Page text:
The Biased Investor: With the Benefit of Hindsight

It’s all so obvious. Isn’t it?

Photo: Aimee Low. Source: Morguefile

That’s the way everything looks when you look back. When we examine the market of the late ‘90s, it’s “obvious” that tech stocks were in a bubble and overpriced. When we look at early 2009, it’s “obvious” that the world was on sale, and that great companies could be bought for a fraction of their true worth. When you look at the past year, it’s “obvious” that the market has lost momentum and is due for another correction. Isn’t it?

But that’s looking backwards with the benefit of experience. We know how things turned out, so the path seems self-evident. We call this “hindsight bias,” and it affects our memories. Jurors in malpractice cases often conclude the doctor should have known the outcome would be bad because they already know how things turned out. After 9/11 or other terror attacks we conclude the authorities should have known about the killers and done something, because we already know about the tragedy.

In reality, the future is never clear. In the ‘90s we didn’t know if revolutions in technology would continue to make us more productive and boost economic growth, or if they would flame out in a wave of enthusiasm. During the Financial Crisis we didn’t know how bad thigs really were inside the banks’ balance sheets, and whether the government would have to nationalize a third of the stock market to keep the economy going. Today, we don’t know if China’s economy will collapse under the weight of its growing bank loans, or if concern about terror attacks will cause US consumers to pull back—pulling everything down with them.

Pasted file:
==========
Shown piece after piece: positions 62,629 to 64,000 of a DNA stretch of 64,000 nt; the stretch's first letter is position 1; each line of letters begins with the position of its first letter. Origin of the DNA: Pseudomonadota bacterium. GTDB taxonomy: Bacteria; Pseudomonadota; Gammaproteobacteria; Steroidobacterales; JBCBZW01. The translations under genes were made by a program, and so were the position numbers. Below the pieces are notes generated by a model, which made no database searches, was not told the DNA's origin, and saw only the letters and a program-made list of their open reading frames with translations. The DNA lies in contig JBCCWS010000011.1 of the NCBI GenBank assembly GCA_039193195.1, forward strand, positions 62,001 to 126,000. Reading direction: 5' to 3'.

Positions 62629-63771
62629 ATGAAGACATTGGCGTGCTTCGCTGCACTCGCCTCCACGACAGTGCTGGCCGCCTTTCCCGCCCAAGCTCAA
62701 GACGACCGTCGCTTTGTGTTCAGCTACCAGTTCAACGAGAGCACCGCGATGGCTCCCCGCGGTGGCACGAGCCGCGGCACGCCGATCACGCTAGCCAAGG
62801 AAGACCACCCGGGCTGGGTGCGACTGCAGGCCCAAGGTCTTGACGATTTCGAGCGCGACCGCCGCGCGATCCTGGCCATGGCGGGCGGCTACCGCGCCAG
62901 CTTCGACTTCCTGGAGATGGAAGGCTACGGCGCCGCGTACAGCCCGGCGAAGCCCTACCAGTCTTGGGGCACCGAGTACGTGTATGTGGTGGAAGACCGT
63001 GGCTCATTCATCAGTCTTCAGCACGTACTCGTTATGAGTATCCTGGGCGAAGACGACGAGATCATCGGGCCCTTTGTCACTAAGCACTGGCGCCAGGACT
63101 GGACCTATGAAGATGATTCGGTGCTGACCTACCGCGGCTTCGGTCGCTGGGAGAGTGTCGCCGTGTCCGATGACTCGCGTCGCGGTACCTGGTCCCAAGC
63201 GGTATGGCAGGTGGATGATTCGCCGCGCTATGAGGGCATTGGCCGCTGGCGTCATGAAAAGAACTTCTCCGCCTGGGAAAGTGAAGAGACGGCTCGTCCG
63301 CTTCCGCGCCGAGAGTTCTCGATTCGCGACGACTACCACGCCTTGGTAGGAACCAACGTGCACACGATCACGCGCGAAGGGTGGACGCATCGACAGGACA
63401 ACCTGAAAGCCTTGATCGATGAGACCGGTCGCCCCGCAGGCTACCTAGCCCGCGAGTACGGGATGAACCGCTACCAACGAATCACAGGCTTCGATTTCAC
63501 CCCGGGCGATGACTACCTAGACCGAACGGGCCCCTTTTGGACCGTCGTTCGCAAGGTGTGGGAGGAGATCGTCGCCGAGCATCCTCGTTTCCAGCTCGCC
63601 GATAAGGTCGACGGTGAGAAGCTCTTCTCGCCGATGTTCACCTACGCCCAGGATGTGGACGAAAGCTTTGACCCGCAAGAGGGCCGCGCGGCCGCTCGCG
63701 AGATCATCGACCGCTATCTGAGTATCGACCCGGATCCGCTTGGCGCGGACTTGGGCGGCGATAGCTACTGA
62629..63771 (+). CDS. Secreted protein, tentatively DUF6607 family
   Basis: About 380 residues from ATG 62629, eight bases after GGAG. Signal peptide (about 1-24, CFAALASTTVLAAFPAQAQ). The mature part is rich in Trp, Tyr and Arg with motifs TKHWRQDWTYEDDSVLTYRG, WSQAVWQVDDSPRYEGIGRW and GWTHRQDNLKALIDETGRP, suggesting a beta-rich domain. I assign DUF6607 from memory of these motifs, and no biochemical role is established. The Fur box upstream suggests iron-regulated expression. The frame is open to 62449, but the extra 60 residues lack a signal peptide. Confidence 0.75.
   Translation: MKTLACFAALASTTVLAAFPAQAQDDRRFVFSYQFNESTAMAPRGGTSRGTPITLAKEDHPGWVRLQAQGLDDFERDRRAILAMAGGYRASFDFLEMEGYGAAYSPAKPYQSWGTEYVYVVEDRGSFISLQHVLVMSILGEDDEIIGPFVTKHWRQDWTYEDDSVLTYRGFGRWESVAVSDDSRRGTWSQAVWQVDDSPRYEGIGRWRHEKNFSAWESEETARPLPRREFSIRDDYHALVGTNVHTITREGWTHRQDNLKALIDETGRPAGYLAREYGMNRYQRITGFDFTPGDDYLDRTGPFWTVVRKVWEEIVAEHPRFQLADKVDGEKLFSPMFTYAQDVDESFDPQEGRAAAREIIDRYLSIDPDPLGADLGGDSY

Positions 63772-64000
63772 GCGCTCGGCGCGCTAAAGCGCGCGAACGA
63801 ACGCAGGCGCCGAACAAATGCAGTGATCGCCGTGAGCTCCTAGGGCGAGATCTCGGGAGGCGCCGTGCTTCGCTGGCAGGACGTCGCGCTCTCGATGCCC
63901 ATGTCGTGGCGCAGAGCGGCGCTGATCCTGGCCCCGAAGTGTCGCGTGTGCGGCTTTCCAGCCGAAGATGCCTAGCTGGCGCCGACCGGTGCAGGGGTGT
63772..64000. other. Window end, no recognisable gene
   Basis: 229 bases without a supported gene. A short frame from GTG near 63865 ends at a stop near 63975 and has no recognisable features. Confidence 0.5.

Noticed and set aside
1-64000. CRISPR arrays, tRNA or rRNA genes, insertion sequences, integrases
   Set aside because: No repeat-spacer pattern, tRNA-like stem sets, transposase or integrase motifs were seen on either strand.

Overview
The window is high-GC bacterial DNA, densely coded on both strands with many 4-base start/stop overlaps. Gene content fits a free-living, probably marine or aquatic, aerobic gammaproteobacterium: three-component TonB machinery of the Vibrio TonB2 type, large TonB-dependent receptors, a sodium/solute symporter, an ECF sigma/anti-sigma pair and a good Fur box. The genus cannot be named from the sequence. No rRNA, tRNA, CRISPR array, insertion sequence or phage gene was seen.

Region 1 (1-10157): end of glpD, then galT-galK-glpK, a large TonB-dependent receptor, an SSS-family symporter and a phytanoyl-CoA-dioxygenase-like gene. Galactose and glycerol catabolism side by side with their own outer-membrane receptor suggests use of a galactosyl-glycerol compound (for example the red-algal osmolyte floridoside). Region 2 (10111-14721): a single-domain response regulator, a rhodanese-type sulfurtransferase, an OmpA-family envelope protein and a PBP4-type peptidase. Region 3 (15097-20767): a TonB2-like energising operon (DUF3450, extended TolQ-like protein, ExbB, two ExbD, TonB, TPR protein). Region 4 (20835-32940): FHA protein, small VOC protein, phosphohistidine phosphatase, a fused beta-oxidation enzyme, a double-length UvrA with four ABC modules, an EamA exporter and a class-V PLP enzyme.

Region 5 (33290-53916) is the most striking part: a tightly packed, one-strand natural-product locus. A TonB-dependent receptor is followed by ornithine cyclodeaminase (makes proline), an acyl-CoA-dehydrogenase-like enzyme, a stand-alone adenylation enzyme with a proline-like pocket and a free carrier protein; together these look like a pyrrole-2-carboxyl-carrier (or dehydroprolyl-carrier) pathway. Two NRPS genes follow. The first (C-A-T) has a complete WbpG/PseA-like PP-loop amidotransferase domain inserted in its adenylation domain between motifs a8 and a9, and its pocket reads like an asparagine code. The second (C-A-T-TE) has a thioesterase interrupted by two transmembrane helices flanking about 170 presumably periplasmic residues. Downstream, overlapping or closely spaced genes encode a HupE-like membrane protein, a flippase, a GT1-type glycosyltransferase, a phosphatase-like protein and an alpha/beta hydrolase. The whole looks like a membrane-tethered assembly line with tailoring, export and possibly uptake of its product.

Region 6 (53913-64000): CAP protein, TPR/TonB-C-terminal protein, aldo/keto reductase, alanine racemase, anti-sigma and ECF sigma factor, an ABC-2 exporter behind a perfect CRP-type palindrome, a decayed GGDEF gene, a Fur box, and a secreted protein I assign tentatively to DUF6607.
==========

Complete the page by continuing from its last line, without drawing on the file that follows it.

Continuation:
China bank loan totals (billions, USD). Source: Bloomberg, National Statistics Bureau (China)

Investing isn’t like driving across the country. We don’t have signs with big arrows telling us which way to turn. The future only exists as a range of possible outcomes, with some developments more likely, and some less likely. And sometimes freakish, once-in-a-lifetime things happen—black swans, or white swans—that change everything.

In Arabic, there’s a word that describes a deterministic worldview: “maktub: it is written.” It means that the outcome has already been decreed and recorded by God. But investors don’t have access to these decrees. We have to look at the world probabilistically. Nothing is obvious. If the future is written, it’s written in invisible ink.

Douglas R. Tengdin, CFA

Chief Investment Officer

By | 2017-07-17T12:21:55+00:00 June 14th, 2016|Global Market Update|0 Comments

About the Author:

Mr. Tengdin is the Chief Investment Officer at Charter Trust Company and author of “The Global Market Update”. The audio version of each post can be heard on radio stations throughout New England every weekday. Mr. Tengdin graduated from Dartmouth College, Magna Cum Laude. He received his Master of Arts from Trinity Divinity School, Magna Cum Laude and received his Chartered Financial Analyst (CFA) designation in 1992. Mr. Tengdin has been managing investment portfolios for over 30 years, working for Bank of Boston, State Street Global Advisors, Citibank – Tunisia, and Banknorth Group. Throughout his career, Mr. Tengdin has emphasized helping clients manage their financial risks in difficult environments where they can profit from investing in diverse assets in diverse settings. - Leave a comment if you have any questions—I read them all! - And Follow me on Twitter @GlobalMarketUpd

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